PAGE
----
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Gaza Freedom Marchers Demand End to Blockade, Declare Support for BDS

Hena Ashraf
Date Published: 
April 1, 2010

At the hands of Israel, the Gaza Strip has become the world’s largest open-air prison, trapping 1.5 million Palestinians inside its borders. The Israeli blockade of Gaza began in June 2007, after Hamas defeated US-backed Fatah forces who were attempting to carry out a coup in Gaza. The blockade was an extension of the economic sanctions that began in March 2006 in response to Hamas winning parliamentary elections, and has essentially closed Gaza off to the outside world.

The extent of its isolation became clear on December 27, 2008 when Israel launched “Operation Cast Lead,” and restricted even foreign journalists from entering Gaza. The war on Gaza lasted 23 days and killed more than 1,400 Palestinians, but galvanized efforts by various groups to end the siege and blockade. One such effort was the Gaza Freedom March (GFM), organized by the International Coalition to End the Illegal Siege of Gaza to mark the anniversary of the war by mobilizing hundreds to enter Gaza from Egypt and break the blockade. It was also part of a broader strategy to end the illegal Israeli occupation.

Approximately 1,400 activists from 43 countries gathered in Cairo in late December to participate in the peaceful march. However, in mid-December, six months after the organizers informed the government of their plans, the Egyptian government announced it would not let the march proceed. For more than a week, the activists continued to mobilize, meet, and protest on the streets of the city, yet their demand for all the marchers to be let into Gaza was not met.

Ali Abunimah, a GFM participant and co-founder of the Electronic Intifada, described the interactions with the Egyptian authorities: “Our main point of contact was with the police, who followed us around everywhere and were on hand whenever we held a vigil or protest. Our goal had been to pass through Egypt very quickly en route to Gaza, but the Egyptian decision meant we were stuck in Cairo. Police prevented people moving around freely, occasionally blockaded hotels, and most significantly kept Egyptians away from us whenever they tried to talk to us or vice versa.” Both riot police and undercover agents were continuously present.

Eventually the Egyptian government announced that it would allow 100 of the marchers into Gaza; however, only 84 ended up entering Gaza from the contingent, and for only 36 hours. Abunimah said, “Our colleagues in Palestine felt that the Egyptian offer would be used as propaganda to say that Egypt was in fact letting us in when the reality was that most of us were being prevented from going to Gaza. It was very tough and emotional to make that decision under so much pressure, but I am convinced it was the right decision for me to get off the bus.”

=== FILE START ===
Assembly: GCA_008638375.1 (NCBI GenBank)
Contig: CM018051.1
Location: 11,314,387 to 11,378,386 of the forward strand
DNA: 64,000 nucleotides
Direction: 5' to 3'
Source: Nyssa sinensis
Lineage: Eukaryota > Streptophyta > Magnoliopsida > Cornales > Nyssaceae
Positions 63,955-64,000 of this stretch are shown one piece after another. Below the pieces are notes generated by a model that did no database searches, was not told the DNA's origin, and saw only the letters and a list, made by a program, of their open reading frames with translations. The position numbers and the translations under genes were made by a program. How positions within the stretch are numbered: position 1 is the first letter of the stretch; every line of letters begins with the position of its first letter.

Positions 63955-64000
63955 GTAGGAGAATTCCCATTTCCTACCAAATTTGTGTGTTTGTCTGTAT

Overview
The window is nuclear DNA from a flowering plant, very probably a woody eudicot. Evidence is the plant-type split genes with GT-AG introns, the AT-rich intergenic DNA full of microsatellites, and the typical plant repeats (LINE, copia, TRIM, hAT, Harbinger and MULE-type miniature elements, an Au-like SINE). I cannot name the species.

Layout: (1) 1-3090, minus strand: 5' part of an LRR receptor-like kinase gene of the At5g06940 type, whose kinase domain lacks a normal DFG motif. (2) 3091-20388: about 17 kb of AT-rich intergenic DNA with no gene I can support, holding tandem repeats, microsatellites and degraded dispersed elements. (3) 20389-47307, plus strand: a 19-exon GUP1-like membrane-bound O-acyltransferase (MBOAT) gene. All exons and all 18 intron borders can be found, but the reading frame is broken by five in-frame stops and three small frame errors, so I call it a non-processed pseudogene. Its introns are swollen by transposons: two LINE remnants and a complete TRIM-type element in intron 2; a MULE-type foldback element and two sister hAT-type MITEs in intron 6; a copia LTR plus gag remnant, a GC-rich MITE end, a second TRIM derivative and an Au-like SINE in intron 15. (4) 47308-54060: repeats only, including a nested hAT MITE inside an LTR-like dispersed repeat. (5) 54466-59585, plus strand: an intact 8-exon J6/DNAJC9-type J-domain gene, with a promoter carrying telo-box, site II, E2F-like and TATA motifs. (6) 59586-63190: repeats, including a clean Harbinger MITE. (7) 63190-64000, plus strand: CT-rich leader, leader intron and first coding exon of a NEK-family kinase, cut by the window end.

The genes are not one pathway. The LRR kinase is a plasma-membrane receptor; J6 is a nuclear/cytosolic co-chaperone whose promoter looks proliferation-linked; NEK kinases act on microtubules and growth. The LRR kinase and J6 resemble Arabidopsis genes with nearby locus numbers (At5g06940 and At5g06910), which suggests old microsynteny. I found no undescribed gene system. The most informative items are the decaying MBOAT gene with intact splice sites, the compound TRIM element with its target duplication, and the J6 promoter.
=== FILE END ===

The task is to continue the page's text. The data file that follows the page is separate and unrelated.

Cairo Declaration

Though the GFM was not allowed to proceed, the participants threw their efforts into drafting a statement called the Cairo Declaration, which had an energizing effect on the participants and the Palestinian solidarity movement internationally. The landmark Declaration was initiated by the South African delegation, “which included veterans of the struggle against apartheid…Their central role brought experience, sophisticated analysis, and moral authority to the effort” explained Abunimah. The Declaration reaffirmed the commitment of the marchers to the Palestinian civil society call for boycott, divestment, and sanctions (BDS) against Israel and demonstrated the unity and determination of the 1,400 marchers.

Nitin Sawhney, an organizer for Voices Beyond Walls, was the only individual foreign national allowed into Gaza through the Rafah crossing by Egypt for an extended stay. Sawhney was able to enter Gaza as an individual because of help from the Indian embassy in Cairo. The Indian embassy wrote a letter on Sawhney’s behalf to the foreign ministry, and he received a permit shortly after. “The border was only open on January 4th and 5th, for a total of two days officially. Over a 12-hour period, crossing 13 checkpoints from Cairo to Rafah, I finally managed to get through, after lots of negotiations at almost every security checkpoint. Indeed I was the only one who got in, before the border was completely shut. And they weren’t even letting anyone out for an indefinite period,” said Sawhney.